JULY 20 IN HISTORY
Saturday is July 20, the 201st day of 2013. There are 164 days left in the year.
1861: The Congress of the Confederate States convened in Richmond, Va.
1871: British Columbia entered confederation as a Canadian province.
1917: The World War I draft lottery went into operation.
1923: Mexican revolutionary leader Pancho Villa was assassinated.
1944: An attempt by a group of German officials to assassinate Adolf Hitler with a bomb failed as the explosion only wounded the Nazi leader. President Franklin D. Roosevelt was nominated for a fourth term of office at the Democratic National Convention in Chicago.
1951: Jordan's King Abdullah I was assassinated in Jerusalem by a Palestinian gunman who was shot dead on the spot by security.
1968: The first International Special Olympics Summer Games, organized by Eunice Kennedy Shriver, were held at Soldier Field in Chicago.
1969: Astronauts Neil Armstrong and Edwin "Buzz" Aldrin became the first men to walk on the moon after reaching the surface in their Apollo 11 lunar module.
1976: America's Viking 1 robot spacecraft made a successful, first-ever landing on Mars.
1982: Irish Republican Army bombs exploded in two London parks, killing eight British soldiers, along with seven horses belonging to the Queen's Household Cavalry.
1988: Massachusetts Gov. Michael S. Dukakis received the Democratic presidential nomination at the party's convention in Atlanta. Iranian leader Ayatollah Khomeini (hoh-MAY'-nee) accepted a truce with Iraq, even though he said the decision was like drinking poison.
1993: White House deputy counsel Vincent Foster Jr., 48, was found shot to death in a park near Washington, D.C.; his death was ruled a suicide.
2003: Gen. John Abizaid (AB'-ih-zayd), the top commander of coalition forces in Iraq, predicted that resistance to U.S. forces in Iraq would grow in coming months as progress was made in creating a new government to replace the dictatorial regime of Saddam Hussein. President George W. Bush welcomed Italian Premier Silvio Berlusconi to his Texas ranch for a two-day visit. Ben Curtis, an unknown PGA Tour rookie in his first major championship, won the British Open.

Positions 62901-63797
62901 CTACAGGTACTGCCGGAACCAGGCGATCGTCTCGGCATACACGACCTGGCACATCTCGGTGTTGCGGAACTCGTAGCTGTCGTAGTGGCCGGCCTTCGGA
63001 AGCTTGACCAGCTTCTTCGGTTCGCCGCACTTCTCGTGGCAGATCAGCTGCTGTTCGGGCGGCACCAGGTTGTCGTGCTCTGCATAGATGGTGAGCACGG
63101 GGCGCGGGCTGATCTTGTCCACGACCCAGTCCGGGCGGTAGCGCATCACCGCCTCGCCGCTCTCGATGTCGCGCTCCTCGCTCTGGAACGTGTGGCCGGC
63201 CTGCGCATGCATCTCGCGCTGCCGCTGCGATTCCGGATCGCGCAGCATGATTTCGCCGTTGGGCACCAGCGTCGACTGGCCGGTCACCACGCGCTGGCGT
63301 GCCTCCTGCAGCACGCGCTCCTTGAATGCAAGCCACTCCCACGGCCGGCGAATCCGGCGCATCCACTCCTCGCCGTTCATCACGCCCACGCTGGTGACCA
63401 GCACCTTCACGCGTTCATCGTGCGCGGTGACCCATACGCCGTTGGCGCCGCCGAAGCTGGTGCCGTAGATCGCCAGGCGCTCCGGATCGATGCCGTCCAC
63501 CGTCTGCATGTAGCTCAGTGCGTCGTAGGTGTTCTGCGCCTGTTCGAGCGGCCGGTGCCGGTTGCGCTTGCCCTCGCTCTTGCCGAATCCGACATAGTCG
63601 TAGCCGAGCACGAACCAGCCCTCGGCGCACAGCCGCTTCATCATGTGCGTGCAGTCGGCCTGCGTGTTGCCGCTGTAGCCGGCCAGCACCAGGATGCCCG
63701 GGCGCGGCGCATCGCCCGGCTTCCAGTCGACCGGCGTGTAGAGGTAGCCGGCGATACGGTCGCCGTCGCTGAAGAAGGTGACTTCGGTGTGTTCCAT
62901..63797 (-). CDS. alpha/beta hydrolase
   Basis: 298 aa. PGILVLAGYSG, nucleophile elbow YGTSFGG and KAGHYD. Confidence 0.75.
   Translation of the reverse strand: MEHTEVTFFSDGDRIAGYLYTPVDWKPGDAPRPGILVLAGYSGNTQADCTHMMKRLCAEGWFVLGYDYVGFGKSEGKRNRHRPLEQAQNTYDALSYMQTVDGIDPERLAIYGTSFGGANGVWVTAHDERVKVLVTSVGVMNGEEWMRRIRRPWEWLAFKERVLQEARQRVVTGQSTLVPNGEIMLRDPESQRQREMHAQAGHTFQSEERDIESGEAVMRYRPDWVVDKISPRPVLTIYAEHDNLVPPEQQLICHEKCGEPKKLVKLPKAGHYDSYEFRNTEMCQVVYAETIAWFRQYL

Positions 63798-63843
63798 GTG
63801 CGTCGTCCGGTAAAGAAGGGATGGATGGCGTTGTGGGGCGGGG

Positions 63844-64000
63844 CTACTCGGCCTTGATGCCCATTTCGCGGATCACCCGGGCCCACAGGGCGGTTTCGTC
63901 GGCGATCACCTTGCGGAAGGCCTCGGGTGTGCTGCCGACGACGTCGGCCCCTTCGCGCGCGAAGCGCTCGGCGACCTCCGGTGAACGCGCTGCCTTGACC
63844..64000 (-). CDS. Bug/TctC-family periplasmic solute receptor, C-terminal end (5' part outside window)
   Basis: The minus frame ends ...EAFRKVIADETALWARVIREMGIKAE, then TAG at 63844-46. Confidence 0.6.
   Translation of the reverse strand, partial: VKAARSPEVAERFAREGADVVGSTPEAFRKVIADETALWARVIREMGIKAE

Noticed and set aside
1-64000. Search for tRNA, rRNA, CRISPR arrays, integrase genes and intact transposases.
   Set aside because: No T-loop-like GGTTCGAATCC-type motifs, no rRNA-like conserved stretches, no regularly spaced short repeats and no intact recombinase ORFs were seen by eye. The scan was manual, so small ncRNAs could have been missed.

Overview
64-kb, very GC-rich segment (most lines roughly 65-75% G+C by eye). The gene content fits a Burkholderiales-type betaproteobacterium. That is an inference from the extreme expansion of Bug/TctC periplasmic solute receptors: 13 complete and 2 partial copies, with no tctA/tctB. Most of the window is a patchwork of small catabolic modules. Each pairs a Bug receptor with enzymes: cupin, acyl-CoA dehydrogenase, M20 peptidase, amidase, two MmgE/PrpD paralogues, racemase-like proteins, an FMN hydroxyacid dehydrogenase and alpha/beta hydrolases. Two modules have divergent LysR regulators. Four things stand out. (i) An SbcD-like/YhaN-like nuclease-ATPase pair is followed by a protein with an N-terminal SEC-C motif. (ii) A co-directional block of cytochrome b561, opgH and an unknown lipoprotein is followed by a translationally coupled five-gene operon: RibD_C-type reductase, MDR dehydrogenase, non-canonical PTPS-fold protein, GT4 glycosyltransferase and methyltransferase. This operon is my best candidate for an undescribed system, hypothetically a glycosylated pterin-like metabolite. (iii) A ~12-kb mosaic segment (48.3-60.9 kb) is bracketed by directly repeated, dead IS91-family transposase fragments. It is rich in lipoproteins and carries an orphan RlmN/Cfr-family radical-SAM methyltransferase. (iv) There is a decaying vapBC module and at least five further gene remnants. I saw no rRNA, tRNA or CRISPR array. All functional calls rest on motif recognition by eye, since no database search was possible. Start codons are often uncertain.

2008: Pope Benedict XVI wrapped up a six-day World Youth Day Festival in Sydney, Australia, by challenging young people to shed the greed and cynicism of their time to create a new age of hope for humankind. Padraig Harrington became the first European in more than a century to win golf's British Open two years in a row.
2012: A gunman wearing a helmet, body armor and a gas mask opened fire inside a crowded movie theater in Aurora, Colo., during a midnight showing of "The Dark Knight Rises," killing 12 people in one of the deadliest mass shootings in recent U.S. history. (Suspect James Eagen Holmes has pleaded not guilty by reason of insanity to more than 160 counts of murder and attempted murder.) fter years of preparation and months of buildup, London's Olympic moment finally arrived as Royal Marine Martyn Williams carried the Olympic torch from a Royal Navy Sea King helicopter into the Tower of London on the shore of the River Thames.
Author Cormac McCarthy (80), singer Kim Carnes (68), musician Carlos Santana (66), rock musician Paul Cook (The Sex Pistols) (57), actress Donna Dixon (56), rock singer Chris Cornell (49), rock musician Stone Gossard (Pearl Jam) (47), actor Omar Epps (40), supermodel Gisele Bundchen (33), singer-dancer Julianne Hough (25).